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What, if any, is the relation between Cantor's function and Ligeti studio: Devil's Staircase?

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  • $\begingroup$ This is not an appropriate forum for your question. I've voted to close. $\endgroup$ Commented Jul 10, 2013 at 0:07
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    $\begingroup$ This is a legitimate question since Ligeti's etude seems to be specifically inspired by the mathematical function (see monashcomposers.files.wordpress.com/2009/09/ligeti-13-page1.png for the start, and hear youtube.com/watch?v=1ZTaiDHqs5s for the whole thing). It might even belong on mathoverflow, at least as a reference request for a published exploration of this connection. $\endgroup$ Commented Jul 10, 2013 at 5:38
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    $\begingroup$ A few minutes on Google turn up "On Musical Self-Similarity" by Di Gabriel Pareyón, which reports on p.359 that the piece was written "under the advice of mathmeatician Heinz-Otto Peitgen" and "exhibits recursive qualities, whilst its hemiola rhythmic cells of 2 to 3 recall the binary-ternary geometry of the devil's staircase." That's a start, and maybe there's a more thorough exploration to be found. $\endgroup$ Commented Jul 10, 2013 at 5:42
  • $\begingroup$ [Oops, I didn't notice that this had already been answered $-$ I might have noticed that the scroll bar indicated an extension below the "put on hold as off-topic" block] $\endgroup$ Commented Jul 10, 2013 at 5:58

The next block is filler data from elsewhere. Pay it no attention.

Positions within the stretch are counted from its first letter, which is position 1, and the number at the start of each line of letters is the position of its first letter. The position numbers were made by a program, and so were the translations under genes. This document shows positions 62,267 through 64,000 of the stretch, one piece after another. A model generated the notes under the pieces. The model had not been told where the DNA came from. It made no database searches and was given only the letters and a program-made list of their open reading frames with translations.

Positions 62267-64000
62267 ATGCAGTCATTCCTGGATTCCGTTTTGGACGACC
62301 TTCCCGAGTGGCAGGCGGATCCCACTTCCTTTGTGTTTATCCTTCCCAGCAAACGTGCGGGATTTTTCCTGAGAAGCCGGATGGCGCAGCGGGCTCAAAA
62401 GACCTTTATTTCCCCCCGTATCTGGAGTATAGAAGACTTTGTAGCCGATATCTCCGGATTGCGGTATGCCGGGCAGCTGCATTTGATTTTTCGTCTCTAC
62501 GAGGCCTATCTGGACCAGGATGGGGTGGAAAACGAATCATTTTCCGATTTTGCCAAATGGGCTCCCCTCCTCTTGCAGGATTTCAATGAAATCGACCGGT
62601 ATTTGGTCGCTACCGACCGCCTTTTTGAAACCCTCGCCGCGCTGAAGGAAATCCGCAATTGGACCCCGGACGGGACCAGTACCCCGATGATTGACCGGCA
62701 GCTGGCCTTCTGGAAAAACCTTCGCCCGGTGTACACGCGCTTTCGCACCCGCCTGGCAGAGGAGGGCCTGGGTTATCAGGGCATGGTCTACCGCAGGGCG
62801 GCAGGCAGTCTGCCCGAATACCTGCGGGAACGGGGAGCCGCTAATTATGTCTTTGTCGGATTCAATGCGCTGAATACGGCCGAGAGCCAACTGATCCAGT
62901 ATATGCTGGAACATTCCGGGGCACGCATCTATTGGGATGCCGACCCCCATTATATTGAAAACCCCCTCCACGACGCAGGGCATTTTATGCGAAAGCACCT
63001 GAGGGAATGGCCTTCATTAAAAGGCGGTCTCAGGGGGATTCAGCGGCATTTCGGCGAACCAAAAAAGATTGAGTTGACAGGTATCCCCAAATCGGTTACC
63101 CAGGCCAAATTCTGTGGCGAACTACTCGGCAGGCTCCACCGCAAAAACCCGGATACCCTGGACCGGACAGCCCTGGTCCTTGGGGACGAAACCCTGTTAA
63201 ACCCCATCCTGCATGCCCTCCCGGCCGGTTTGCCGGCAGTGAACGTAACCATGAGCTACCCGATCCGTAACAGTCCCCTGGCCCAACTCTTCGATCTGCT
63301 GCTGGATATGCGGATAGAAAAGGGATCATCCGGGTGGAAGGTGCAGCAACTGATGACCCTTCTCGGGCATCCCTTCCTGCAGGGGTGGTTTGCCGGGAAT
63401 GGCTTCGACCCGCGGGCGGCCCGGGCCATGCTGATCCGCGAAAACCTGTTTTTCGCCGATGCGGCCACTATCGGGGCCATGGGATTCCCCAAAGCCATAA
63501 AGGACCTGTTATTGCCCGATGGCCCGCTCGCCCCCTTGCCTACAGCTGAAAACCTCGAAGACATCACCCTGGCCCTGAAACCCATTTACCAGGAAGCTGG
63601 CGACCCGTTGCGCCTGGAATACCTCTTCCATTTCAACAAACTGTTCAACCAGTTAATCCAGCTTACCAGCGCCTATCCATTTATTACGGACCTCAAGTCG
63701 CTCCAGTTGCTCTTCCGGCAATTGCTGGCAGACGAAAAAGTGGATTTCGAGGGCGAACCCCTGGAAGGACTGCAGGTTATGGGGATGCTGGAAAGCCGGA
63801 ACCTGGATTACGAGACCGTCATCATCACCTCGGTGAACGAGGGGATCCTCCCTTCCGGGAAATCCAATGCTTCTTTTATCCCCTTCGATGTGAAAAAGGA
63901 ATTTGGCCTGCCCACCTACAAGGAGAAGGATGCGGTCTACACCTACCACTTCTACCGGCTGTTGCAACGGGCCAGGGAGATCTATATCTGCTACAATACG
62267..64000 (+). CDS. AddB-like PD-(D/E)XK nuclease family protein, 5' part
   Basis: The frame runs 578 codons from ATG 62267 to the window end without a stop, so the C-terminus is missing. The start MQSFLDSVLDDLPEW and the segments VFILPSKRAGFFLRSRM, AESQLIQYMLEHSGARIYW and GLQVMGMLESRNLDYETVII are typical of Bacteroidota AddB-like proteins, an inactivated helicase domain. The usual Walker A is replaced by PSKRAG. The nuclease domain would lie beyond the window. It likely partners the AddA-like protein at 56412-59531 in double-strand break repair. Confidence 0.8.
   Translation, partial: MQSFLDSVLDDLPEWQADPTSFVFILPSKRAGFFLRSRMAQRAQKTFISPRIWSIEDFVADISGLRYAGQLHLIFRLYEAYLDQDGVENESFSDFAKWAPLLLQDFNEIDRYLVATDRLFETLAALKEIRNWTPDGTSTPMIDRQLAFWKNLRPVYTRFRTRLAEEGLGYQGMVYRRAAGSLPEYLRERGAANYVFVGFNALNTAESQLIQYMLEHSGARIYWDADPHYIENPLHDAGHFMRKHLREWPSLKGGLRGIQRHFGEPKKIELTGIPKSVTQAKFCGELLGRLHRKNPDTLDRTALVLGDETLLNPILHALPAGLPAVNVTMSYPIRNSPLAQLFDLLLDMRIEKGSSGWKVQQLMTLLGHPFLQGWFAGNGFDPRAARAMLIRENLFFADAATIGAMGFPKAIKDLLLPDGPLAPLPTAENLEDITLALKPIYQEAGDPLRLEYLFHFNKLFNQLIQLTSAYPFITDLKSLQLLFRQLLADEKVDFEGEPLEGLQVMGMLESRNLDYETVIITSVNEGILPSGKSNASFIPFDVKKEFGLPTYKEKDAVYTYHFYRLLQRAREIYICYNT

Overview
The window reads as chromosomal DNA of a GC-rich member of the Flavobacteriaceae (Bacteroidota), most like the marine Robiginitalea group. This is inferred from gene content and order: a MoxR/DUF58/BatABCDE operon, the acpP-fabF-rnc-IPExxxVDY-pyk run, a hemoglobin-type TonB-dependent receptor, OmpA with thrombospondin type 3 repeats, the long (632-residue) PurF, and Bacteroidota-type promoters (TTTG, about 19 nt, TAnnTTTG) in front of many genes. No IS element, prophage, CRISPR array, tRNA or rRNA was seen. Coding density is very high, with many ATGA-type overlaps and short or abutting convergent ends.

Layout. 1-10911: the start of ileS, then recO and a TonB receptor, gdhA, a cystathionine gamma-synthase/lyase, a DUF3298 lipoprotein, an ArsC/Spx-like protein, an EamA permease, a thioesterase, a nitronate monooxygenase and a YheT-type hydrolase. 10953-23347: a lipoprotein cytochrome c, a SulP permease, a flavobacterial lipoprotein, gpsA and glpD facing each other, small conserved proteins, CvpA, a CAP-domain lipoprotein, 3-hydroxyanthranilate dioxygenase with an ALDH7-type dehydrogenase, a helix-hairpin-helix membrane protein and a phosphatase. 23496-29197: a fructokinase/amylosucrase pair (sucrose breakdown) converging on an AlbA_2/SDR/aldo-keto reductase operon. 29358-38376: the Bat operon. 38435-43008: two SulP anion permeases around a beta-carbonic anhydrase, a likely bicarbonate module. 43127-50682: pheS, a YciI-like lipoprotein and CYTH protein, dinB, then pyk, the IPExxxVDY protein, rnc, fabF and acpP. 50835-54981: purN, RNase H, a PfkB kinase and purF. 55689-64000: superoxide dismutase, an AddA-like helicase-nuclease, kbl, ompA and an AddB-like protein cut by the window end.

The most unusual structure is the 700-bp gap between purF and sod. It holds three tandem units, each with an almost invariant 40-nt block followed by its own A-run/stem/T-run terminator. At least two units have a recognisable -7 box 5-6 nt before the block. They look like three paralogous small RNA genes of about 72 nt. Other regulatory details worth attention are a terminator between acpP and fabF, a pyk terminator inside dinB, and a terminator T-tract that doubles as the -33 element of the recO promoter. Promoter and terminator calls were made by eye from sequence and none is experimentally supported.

• $\begingroup$ math.stackexchange.com/questions/141082/… $\endgroup$ Commented Jul 10, 2013 at 6:08

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There is a Masters thesis by Lauren Halsey entitled, "An examination of rhythmic practices and influences in the keyboard works of György Ligeti" (UNCG link), which addresses your question:

"...the idea for this etude emerged: “an endless climbing, a wild apocalyptic vortex, a staircase it was almost impossible to ascend.”28 This etude shares the name and characteristics of the mathematical concept of a “devil’s staircase.” This phenomenon, based on Cantor Sets, involves the relationship of disproportional segments combining to create a self-similar group.29 This concept is also used in the “mode locking” features of clocks and pendulums.30 Ligeti expresses this concept with the inclusion of groups of two and three eighth notes that, when combined, create a self-similar rhythmic set. This grouping structure creates pulse streams and defines the formal boundaries of this piece. The structures seem to spiral infinitely up the piano, suddenly falling down to the lowest octaves.31


     Figure 4.4
And here is a graph from Wikipedia's Cantor function article of the Devil's Stairase:
 Cantor Graph

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    $\begingroup$ I followed your link @Joseph and found Halsey thesis. Nice work, in pages 51-54 we can see Ligeti's concern about chaos and fractals and how he developed this etude. Thanks for your reference. $\endgroup$
    – tatojo
    Commented Jul 10, 2013 at 0:49

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